Emily Prather Defends Dissertation on Anger and Binge Eating

Emily Prather successfully defended her doctoral dissertation yesterday at the University of Southern Mississippi, Predictors of Binge Eating in College Women. Emily's study evaluated the relationships among four theoretically relevant factors hypothesized to predict subclinical binge eating in a sample of college women: trait anger, anger suppression, impulsivity, and emotion regulation.

Emily started by confirming the four-factor structure of the UPPS Impulsivity Scale (Whiteside & Lynam, 2001) through confirmatory factor analysis. Multiple measures of impulsivity have been used in the literature, and the UPPS is one of the newer ones. Given that there has been some disagreement over the optimal factor structure, it was important to make sure that the four-factor structure of this measure would be confirmed in this sample. After confirming this factor structure, Emily found that the urgency and lack of perseverance factors predicted binge eating. Urgency was a hypothesized predictor, but the utility of perseverance was unexpected and suggests that the role of impulsivity in binge eating may be somewhat broader than previously thought.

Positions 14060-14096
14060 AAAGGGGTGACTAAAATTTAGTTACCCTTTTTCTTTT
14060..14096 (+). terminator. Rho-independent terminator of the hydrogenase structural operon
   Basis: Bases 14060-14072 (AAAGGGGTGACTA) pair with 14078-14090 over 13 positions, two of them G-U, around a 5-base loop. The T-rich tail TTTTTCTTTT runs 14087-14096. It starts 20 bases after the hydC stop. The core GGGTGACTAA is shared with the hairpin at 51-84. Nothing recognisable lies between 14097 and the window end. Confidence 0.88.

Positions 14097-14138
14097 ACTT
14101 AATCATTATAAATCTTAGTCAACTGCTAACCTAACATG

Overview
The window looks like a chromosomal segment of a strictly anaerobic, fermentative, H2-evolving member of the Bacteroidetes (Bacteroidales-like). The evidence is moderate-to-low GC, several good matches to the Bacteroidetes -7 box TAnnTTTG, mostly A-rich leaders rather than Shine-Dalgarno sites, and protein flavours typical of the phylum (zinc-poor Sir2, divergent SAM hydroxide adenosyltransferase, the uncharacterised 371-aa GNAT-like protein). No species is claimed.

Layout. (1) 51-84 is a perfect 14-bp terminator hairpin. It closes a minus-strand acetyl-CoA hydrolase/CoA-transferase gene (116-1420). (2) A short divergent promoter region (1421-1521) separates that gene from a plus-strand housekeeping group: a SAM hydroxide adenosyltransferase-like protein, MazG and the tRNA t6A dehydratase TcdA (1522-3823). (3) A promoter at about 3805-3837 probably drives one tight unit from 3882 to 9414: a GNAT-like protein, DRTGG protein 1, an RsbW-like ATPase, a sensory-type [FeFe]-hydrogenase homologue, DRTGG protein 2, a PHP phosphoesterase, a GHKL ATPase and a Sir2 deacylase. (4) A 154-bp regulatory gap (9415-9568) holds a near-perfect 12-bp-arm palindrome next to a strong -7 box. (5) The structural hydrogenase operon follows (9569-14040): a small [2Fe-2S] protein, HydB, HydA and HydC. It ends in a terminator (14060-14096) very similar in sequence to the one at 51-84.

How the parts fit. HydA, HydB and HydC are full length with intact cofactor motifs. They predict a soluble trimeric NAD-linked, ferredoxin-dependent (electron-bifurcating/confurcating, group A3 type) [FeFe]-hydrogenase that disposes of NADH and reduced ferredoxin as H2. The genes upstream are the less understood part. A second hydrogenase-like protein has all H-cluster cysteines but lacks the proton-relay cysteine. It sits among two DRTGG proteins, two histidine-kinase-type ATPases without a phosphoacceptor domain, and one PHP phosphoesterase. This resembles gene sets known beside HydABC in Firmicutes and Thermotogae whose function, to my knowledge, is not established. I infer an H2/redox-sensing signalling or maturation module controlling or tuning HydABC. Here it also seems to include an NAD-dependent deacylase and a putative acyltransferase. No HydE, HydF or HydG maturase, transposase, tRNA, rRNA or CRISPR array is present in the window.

Trait anger predicted binge eating over and above general negative affect, suggesting that there seems to be something about one's propensity to experience angry feelings that may be particularly useful in understanding binge eating. The tendency to suppress anger in an unhealthy manner also predicted binge eating, and both anger suppression and emotion regulation partially mediated the relationship between trait anger and binge eating. It appears that anger management and the development of emotion regulation strategies may be worth exploring for college women with subclinical binge eating.

Emily is currently
completing her predoctoral internship at Wellspan Behavioral Health in York, PA. She recently accepted a postdoc position with Wellspan to begin this summer.

Congratulations, Emily!
blog comments powered by Disqus